Excerpt: Back in the late 90's, before the rise of broadband internet, Sony's preferred method of interactive promotional media arrived via their quarterly, cd-magazine, Playstation Underground. Each "issue" offered a host of playable demos, developers interviews, loaded save files, and other assorted PSX knickknacks. While it happened to showcase a lot of crap, PSU was also the first time a lot of us got to sample titles like Final Fantasy VIII , Disrupter , and...
Conclusion: In the original game, you competed against other characters including the Rap Master whose style you must emulate in a Simon-says fashion in order to move on. The PSP version includes a four-player multiplayer mode that lets you compete against other players. It's a decent addition, but the novelty is short-lived. You can also game share, so I would recommend finding someone with this game first and play it for free.
Excerpt: While the game is fun while it lasts, the problem is that there's really not much to do beyond the six stages the game offers. The multiplayer mode is just there for looks, apparently hastily appended like some sinister footnote - in it, up to four players can rap on the same song and see who gets the best score. It doesn't feel like there's any direct competition, as none of the players can affect the others in any way.
the music is one of the key elements of Parappa's enduring appeal and the
tunes remain as hummable and enjoyable as ever. The memorable tracks
showcase a talent for rap and their humorous, almost nonsensical lyrics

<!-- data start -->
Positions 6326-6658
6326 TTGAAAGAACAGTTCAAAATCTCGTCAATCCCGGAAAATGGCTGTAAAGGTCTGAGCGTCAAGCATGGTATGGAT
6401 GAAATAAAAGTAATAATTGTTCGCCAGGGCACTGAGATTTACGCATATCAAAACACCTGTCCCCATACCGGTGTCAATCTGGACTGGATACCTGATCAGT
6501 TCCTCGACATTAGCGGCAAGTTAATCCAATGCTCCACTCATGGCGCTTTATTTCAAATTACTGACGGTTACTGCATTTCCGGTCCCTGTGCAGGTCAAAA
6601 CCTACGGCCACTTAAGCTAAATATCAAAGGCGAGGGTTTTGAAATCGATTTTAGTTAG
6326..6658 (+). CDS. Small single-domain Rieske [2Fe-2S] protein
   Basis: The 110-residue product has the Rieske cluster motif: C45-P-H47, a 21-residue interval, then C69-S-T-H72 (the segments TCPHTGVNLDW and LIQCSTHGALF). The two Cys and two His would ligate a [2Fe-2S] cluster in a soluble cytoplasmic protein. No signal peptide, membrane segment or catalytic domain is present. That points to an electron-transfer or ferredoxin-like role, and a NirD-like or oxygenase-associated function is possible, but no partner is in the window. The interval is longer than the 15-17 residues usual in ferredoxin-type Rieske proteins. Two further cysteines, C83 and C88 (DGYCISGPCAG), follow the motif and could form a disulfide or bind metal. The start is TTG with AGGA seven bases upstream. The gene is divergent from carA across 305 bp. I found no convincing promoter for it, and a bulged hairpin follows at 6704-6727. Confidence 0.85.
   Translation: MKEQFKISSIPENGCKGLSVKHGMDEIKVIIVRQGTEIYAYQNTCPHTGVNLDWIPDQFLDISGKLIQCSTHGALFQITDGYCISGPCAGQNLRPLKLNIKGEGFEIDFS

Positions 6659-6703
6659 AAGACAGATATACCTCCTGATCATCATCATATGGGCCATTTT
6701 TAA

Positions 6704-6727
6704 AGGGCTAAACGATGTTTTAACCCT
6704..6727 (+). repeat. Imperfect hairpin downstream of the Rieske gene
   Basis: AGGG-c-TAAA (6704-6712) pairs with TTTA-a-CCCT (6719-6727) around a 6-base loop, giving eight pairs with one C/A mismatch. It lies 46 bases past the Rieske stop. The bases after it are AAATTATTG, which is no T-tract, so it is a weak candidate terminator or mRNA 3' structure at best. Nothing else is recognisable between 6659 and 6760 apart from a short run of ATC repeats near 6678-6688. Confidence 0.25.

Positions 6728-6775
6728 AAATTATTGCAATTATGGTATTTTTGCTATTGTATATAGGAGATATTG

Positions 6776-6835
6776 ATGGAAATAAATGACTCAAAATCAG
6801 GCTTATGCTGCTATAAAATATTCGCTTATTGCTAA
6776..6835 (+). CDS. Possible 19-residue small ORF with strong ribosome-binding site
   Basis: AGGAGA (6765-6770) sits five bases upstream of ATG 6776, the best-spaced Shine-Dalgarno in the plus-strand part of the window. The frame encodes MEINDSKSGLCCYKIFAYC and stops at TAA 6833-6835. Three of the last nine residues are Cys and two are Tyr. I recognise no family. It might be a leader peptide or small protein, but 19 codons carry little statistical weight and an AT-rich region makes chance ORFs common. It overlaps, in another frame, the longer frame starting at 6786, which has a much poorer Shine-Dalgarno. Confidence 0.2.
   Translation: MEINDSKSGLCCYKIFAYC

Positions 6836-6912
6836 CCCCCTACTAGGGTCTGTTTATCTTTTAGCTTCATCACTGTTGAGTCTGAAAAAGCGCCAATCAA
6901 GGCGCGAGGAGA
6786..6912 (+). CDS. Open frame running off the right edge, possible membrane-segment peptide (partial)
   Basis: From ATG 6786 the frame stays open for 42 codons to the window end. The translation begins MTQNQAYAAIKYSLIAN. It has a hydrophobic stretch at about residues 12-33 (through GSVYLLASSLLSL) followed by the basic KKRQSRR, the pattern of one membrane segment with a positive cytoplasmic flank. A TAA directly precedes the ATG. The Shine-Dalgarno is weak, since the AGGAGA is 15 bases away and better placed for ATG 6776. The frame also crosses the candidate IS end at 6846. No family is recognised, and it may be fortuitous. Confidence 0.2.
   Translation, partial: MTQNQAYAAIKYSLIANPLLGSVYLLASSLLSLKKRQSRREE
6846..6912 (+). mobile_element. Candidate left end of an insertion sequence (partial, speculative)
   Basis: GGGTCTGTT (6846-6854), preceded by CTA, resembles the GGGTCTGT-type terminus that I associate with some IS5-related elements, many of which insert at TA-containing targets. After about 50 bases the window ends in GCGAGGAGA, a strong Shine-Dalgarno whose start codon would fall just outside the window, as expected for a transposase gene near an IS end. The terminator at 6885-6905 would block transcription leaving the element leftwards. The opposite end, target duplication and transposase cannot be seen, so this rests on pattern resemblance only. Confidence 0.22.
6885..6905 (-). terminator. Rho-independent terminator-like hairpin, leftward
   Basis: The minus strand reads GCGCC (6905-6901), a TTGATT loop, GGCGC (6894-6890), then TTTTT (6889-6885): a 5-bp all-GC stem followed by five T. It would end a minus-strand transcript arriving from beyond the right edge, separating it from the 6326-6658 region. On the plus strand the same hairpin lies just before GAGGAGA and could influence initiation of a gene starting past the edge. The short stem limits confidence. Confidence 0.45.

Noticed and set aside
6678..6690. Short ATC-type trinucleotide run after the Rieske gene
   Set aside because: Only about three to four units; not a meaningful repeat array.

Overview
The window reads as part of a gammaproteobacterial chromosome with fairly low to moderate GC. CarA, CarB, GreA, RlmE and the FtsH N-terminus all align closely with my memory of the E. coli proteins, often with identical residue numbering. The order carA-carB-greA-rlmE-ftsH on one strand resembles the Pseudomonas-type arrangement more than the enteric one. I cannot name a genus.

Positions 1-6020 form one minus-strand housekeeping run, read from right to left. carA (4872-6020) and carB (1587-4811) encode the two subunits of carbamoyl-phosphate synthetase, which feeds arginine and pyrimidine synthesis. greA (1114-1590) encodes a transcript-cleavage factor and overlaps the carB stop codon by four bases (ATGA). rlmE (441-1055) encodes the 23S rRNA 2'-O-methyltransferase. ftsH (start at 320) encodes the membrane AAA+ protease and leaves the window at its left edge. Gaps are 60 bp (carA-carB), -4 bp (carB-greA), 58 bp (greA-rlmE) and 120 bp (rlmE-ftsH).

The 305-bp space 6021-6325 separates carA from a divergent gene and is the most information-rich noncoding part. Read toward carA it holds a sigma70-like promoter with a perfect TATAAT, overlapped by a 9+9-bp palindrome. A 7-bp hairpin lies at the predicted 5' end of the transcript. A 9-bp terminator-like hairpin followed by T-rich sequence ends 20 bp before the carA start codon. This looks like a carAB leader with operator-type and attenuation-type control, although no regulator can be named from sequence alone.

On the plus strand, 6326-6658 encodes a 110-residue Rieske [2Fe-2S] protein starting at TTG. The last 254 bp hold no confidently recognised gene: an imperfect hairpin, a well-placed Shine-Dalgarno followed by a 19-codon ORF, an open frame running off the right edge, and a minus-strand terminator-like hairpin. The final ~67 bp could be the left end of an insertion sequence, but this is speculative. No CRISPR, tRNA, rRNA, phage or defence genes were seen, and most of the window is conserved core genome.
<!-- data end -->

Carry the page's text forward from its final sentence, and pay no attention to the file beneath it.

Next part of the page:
have aged surprisingly well considering the shifts in popular music. The
songs are a bit more kid-friendly than you probably remember, and this
should make it even more broadly appealing.
Excerpt: trying to woo Sunny for himself. Although the storyline really isnt all that significant to the gameplay, the lighthearted and somewhat humorous storyline offers a nice refresher in-between the intense button-pushing rhythm rapping. PaRappa the Rappers gameplay is rhythm-based. That is, the gameplay is centralized around music, in which you must push a series of button combinations as indicated in time with the beat.
Excerpt: Kick! Punch! Chop! Block! Sound familiar? That's because it's the famous opening to PaRappa the Rapper from the original PlayStation. Way back in 1997, which believe it or not is now ten years ago, Sony came up with the original concept at the time - a rhythm game. It never caught on as a mass hit, but had a cult following that lives to this day.
Summary: PaRappa the Rapper is just as much fun on the PSP as it was ten years ago on the PlayStation, unfortunately it's also the exact same game that we played all those years ago. Even with a strong presentation and great music, this "updated" PaRappa just feels like a missed opportunity to give us some extra content and a reason to spend $30 on the game a second time around! This product was submitted by the publisher for review.